In the summer of 1366, Peter took refuge with Edward, the Black Prince, who restored him to his throne in the following year after the Battle of N‚ajera. But he disgusted his ally with his faithlessness and ferocity,[5] as well as his failure to repay the costs of the campaign, as he had promised to do. The health of the Black Prince broke down, and he left the Iberian Peninsula.[5]

      Meanwhile, Henry of Trast‚amara returned to Castile in September, 1368. The cortes of the city of Burgos recognized him as King of Castile. Others followed, including C‚ordoba, Palencia, Valladolid, and Ja‚en. Galicia and Asturias, on the other hand, continued to support Peter. As Henry made his way toward Toledo, Peter, who had retreated to Andalusia, chose to confront him in battle. On 14 March 1369, the forces of Peter and Henry met at Montiel, a fortress then controlled by the Order of Santiago. Henry prevailed with the assistance of Bertrand du Guesclin. Peter took refuge in the fortress, which, being controlled by a military order of Galician origin, remained faithful to him. Negotiations were opened between Peter and his besieger, Henry. Peter met with du Guesclin, who was acting as Henry's envoy. Peter appealed to du Guesclin's well-known treacherous side. He offered du Guesclin 200,000 gold coins and several towns, including Soria, Almazan, and Atienza to betray Henry. Ever opportunistic, du Guesclin informed Henry of the offer and immediately bargained for greater compensation from Henry to betray Peter.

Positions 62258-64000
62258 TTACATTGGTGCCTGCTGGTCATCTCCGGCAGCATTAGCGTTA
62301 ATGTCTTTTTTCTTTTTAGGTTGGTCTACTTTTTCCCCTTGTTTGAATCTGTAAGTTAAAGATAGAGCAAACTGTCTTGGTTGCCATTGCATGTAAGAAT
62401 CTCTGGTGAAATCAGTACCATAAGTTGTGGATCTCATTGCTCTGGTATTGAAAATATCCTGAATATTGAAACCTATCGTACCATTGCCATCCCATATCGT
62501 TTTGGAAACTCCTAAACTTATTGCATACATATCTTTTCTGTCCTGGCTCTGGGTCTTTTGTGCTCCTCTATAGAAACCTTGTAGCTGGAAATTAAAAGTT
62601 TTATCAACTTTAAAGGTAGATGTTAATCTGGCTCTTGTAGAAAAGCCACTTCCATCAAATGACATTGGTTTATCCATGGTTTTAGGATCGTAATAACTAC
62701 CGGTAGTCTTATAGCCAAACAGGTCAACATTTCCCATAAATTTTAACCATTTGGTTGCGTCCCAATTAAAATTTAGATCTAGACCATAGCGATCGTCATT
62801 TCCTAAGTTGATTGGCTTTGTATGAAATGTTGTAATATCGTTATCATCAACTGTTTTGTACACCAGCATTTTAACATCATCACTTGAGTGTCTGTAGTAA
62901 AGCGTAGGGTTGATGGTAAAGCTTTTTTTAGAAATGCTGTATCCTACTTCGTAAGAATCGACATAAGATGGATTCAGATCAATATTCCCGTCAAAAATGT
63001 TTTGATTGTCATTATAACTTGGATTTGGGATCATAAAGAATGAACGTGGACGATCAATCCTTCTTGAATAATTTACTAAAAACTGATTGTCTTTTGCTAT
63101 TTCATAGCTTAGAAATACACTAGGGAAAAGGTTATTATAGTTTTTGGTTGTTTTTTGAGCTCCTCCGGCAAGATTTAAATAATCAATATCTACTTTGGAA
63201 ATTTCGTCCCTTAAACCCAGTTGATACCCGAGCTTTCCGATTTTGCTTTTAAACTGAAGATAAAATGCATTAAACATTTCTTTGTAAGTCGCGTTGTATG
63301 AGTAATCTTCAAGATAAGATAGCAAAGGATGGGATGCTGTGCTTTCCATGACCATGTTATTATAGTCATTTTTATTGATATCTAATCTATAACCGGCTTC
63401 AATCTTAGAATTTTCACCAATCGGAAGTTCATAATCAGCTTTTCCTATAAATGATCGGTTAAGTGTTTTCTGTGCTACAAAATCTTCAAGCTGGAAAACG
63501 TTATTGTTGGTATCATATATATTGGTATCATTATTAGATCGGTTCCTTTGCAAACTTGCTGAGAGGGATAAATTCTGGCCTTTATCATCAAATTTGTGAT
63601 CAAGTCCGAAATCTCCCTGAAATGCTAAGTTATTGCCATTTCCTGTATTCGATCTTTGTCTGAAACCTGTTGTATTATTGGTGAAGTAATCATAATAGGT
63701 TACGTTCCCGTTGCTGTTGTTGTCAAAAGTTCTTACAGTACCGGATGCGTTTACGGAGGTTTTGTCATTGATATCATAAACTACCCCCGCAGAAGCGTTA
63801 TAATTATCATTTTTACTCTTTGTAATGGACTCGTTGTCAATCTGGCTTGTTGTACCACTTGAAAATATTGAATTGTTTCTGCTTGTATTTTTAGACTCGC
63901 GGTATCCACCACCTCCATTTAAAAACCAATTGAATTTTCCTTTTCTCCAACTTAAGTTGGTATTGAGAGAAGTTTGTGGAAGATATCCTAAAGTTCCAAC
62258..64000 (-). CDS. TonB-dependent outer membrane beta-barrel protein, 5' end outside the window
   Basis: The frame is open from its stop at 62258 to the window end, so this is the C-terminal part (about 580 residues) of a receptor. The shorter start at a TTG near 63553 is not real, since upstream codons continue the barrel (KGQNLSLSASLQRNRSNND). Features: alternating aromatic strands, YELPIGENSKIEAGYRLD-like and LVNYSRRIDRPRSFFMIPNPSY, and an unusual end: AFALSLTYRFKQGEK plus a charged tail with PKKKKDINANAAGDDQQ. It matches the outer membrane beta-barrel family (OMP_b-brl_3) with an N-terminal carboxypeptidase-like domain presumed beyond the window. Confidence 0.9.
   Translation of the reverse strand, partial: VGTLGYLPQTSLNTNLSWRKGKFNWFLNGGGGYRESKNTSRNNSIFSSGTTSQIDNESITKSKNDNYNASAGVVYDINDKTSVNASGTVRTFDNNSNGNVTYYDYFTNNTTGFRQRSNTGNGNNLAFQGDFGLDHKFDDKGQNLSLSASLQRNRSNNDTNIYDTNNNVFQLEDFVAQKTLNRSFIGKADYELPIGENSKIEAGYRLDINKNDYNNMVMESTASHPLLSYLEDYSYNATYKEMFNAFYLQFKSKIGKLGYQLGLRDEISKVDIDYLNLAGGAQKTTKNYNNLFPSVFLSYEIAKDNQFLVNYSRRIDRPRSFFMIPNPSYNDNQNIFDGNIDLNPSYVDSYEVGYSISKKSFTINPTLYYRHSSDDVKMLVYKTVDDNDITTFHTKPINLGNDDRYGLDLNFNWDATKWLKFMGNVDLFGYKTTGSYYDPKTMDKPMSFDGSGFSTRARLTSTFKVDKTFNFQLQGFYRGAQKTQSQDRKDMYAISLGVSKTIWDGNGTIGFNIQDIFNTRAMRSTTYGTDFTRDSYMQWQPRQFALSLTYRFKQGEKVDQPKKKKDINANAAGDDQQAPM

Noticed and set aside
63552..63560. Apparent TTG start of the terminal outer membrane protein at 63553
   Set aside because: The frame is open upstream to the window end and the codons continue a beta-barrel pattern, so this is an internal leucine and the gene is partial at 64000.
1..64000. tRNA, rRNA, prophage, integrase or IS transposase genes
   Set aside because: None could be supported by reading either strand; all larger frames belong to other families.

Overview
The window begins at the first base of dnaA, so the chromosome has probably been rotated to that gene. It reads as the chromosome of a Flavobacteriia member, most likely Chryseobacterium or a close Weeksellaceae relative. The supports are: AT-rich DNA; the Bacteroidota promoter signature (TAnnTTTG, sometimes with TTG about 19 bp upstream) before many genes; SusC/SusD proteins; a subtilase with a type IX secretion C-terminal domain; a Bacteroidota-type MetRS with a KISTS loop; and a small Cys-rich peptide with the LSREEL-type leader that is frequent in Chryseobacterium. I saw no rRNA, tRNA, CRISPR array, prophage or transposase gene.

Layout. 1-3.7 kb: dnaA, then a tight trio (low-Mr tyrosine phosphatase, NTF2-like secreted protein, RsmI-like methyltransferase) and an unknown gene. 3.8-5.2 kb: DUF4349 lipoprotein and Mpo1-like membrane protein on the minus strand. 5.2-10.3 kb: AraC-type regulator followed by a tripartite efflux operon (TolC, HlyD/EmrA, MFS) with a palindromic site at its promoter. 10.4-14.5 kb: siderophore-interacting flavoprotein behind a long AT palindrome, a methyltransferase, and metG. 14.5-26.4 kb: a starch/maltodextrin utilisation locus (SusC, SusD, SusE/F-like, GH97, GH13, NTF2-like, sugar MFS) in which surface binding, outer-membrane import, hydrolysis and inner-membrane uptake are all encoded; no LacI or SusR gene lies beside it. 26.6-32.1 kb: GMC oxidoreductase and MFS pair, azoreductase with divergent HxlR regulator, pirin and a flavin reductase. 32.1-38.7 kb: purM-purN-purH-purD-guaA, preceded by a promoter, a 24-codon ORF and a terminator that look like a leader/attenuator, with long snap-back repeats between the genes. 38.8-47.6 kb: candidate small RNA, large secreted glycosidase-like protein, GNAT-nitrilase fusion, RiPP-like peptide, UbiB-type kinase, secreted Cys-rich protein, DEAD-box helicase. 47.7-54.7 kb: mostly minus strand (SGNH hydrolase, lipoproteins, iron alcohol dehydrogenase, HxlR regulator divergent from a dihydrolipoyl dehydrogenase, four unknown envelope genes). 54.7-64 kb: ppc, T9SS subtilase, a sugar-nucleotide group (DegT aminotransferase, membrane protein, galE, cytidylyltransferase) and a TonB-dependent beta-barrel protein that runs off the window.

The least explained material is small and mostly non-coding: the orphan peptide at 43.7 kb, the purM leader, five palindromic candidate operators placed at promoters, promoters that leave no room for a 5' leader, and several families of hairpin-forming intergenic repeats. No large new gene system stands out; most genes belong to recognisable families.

Having made a deal with Henry, Du Guesclin returned to Peter. Under the guise of accepting his deal, du Guesclin led Peter to his tent on the night of 23 March 1369. Henry was waiting. The historian Lopez de Ayala described the encounter as follows:

      Upon entering du Guesclin's tent, Henry "saw King Peter. He did not recognize him because they had not seen each other for a long time. One of Bertrand's men said 'This is your enemy.' But King Henry asked if it was he and ... King Peter said twice, 'I am he, I am he.' Then King Henry recognized him and hit him in the face with a knife and they ... fell to the ground. King Henry struck him again and again."

      Having dispatched his half-brother, Henry left Peter's body unburied for three days, during which time it was subjected to ridicule and abuse.

      Legacy and reputation[edit]
      From The Monk's Tale
      O noble, O worthy PETRO, glorie OF SPAYNE, Whom Fortune heeld so hye in magestee,
      Wel oughten men thy pitous death complayne!
      Out of thy land thy brother made thee flee,
      And after, at a seege, by subtiltee,